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How to Write Email Copy that Gets Results

email copy | email copywriting | copy email | email copywriting examples | good email copy

Someone is writing something on a paper notebook that resembles taking notes for an effective email.

Email Writing Tips and Tricks


How to Write a Good Email: Write your email, Delete the majority of it, Send. - Dan Munz

It denotes concise communication and a short consumer attention span.

Important Takeaways

Your emails will be brief, relevant, and suitable to convey your message and trigger the desired response.Your emails will be purposeful, convey your expectations, and include a call to action.Avoid using "shrinker" words, passive voices, and other expressions that may appear weak and slow down your communications.

In 2023, the average user's attention span will be only 8 seconds! It was 12 seconds in 2000.

To-do 1: Catchy Subject Line

You should have a catchy subject line.
It should be brief and to the point.

To-do 2: Appropriate Greeting

Start with an appropriate greeting.
For a formal email, it is acceptable to start off with "Dear."
For casual email or working conditions, it is fine to go with a "Hi" or "Hello."

To-do 3: Readable Font

Use readable fonts.
You can use any of the following: Google Fonts contains a large number of readable fonts.

Not To Do: Avoid using these terms

Check out the list of "shrinking words." Also, before you press the send button, be sure your email’s purpose is clear and that email is the best means to achieve that goal.
Personally, I believe
I’m no expert.
Does that make sense?
I should
I have a feeling, a thought, or a belief.
sort of or kind of
Yes, but

Use active voice because it is straightforward, easy to understand, and natural. The active voice claims your responsibility. Compare the following two sentences: We made mistakes in the last year that led to losses. Mistakes in the last year that led to losses were done by us. The author provides many ideas about mistakes and losses in the second sentence, which is passive, but provides little information about who made the mistakes. So, how do you recognize passive voices and change those into active ones? The trick is to search for a "to be" verb; that is the main way. For example, it could be done. It was done. It has been done. All you see here are "to be" verbs in the sentences. My recommendation is that your passive voices should not make up more than 10% of your email copy. The best thing is to try to avoid them. Change all passive voices into active ones. You can learn to recognize voices after going through some online classes on YouTube or after doing some Google searches.

How to do

In this article, we will answer,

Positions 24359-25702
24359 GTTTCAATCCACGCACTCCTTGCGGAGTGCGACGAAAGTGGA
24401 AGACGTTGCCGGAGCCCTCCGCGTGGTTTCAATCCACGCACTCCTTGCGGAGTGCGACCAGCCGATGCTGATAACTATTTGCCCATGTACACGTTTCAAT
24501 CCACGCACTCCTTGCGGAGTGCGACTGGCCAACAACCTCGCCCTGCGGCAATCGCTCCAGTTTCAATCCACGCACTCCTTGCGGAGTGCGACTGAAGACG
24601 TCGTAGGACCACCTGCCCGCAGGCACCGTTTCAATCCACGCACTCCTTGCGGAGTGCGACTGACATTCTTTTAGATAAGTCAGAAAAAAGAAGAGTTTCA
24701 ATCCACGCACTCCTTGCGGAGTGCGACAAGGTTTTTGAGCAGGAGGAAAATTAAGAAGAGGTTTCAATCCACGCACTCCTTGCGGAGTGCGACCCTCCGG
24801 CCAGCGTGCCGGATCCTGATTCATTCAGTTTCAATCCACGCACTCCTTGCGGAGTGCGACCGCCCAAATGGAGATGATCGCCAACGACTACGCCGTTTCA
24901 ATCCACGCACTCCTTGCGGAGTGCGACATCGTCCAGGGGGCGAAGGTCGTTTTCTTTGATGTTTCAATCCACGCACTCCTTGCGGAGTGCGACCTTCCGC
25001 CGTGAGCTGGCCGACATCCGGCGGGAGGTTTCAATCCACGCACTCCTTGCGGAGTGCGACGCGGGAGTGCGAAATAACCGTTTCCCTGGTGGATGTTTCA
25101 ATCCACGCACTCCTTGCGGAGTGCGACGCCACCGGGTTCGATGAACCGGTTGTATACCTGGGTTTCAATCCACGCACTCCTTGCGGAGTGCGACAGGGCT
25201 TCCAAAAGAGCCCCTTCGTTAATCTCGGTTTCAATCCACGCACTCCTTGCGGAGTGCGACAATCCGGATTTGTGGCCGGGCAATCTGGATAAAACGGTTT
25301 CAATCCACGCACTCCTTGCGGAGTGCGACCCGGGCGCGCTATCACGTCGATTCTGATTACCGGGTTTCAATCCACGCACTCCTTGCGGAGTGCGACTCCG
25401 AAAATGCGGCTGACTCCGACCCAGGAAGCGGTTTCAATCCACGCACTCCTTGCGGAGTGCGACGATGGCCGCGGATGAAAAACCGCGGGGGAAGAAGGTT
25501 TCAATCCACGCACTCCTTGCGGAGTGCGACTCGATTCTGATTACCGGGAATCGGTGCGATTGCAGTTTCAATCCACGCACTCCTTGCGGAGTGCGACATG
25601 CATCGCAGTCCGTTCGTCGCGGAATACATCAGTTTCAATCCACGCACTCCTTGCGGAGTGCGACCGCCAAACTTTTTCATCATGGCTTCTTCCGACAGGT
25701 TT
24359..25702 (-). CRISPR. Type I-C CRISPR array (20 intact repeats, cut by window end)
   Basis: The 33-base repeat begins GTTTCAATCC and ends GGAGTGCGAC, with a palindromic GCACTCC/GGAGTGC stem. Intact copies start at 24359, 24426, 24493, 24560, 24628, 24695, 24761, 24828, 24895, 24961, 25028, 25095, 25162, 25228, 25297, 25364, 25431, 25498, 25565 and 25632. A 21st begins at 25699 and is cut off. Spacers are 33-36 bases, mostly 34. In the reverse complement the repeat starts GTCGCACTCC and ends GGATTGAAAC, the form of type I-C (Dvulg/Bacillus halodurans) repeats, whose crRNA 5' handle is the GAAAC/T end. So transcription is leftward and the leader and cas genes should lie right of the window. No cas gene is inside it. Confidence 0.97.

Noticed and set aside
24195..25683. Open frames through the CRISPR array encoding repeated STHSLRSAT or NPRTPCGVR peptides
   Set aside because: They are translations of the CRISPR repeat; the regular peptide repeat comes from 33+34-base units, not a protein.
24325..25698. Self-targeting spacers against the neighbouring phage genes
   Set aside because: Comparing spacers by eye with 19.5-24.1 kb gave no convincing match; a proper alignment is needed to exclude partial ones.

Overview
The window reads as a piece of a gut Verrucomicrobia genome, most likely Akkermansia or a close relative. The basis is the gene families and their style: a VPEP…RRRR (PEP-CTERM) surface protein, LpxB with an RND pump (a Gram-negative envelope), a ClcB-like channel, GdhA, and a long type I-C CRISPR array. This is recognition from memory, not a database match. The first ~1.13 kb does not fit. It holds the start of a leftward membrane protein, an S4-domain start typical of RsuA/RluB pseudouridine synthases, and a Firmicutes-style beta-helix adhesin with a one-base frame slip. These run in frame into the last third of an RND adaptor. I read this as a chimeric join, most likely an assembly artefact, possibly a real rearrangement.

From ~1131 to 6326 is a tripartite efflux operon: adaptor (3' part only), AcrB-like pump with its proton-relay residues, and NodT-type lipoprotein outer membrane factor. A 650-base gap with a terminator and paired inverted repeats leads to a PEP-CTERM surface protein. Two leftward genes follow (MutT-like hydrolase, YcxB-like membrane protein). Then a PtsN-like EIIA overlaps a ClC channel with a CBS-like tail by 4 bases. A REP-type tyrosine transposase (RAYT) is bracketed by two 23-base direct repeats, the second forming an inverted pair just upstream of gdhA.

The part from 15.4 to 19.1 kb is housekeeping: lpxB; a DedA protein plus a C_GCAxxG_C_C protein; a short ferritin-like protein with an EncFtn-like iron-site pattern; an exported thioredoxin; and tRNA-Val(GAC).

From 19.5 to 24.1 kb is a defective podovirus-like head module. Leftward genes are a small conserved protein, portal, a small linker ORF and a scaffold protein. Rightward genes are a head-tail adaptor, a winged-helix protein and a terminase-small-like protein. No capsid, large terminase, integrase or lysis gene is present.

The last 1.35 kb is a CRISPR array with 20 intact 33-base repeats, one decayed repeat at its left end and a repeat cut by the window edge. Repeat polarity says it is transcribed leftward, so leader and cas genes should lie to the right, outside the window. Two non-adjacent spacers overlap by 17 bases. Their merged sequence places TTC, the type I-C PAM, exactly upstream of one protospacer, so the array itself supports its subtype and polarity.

How does good email communication benefit your business and brand?
How do you draft successful emails?
How can you ensure that your replies to emails are perfect?

“It’s not what you say, but how you say it.” This is also true for any business communication, such as emails.

Body language and tone of voice are absent in emails. That is why you must make them clear, relevant, and appropriate. Otherwise, you risk a breakdown in communication between you and the person to whom you’re sending emails. It is also good etiquette to use a professional signature.

Let’s presume that Accounts Manager Alex emails Marketing Manager Barbara to summarize their thoughts regarding a new campaign they’re releasing.

Alex wrote two versions of the email.
Let's read them both (which email will be more effective?).

Sub: Following up on our meeting

To Barbara
5 minutes ago, Details

Hi Barbara,
Here’s a meeting recap:
We’ll test the red product.
The next review meeting is on April 6.
We need to change the brand's logo.

Accounts Manager

Sub: Following up on our meeting

To Barbara
5 minutes ago, Details

Hello there, Barbara.

Hey, I took another look. Yes, we’ll put the red to the test. Also, if I complete my meetings on time tomorrow, I’ll look at upgrading the logo. or after I go to the gym. Anyway, I’ll work on it before the launch. I’ll reconfirm with the team. 6/4, yeah? I’ll go buy some bagels. Which do you prefer? Anyway, we should discuss all these and other issues.



The best emails are straightforward, informative, and use bullet points and a professional signature. The other email fails because it opens with a non-sequitur, lacks focus, and contains unnecessary details.

Taking the time to craft emails is vital since email can be a powerful tool for communication with coworkers and clients. It’s a matter of practice too.

Emails are also readily subject to sharing. People can save it or forward it to anyone. Hence, it is important to avoid sending inappropriate messages that could spread like a viral meme, hurting your brand.

Luckily, there are actions you can take to ensure that your emails boost your relationships and positively impact your brand.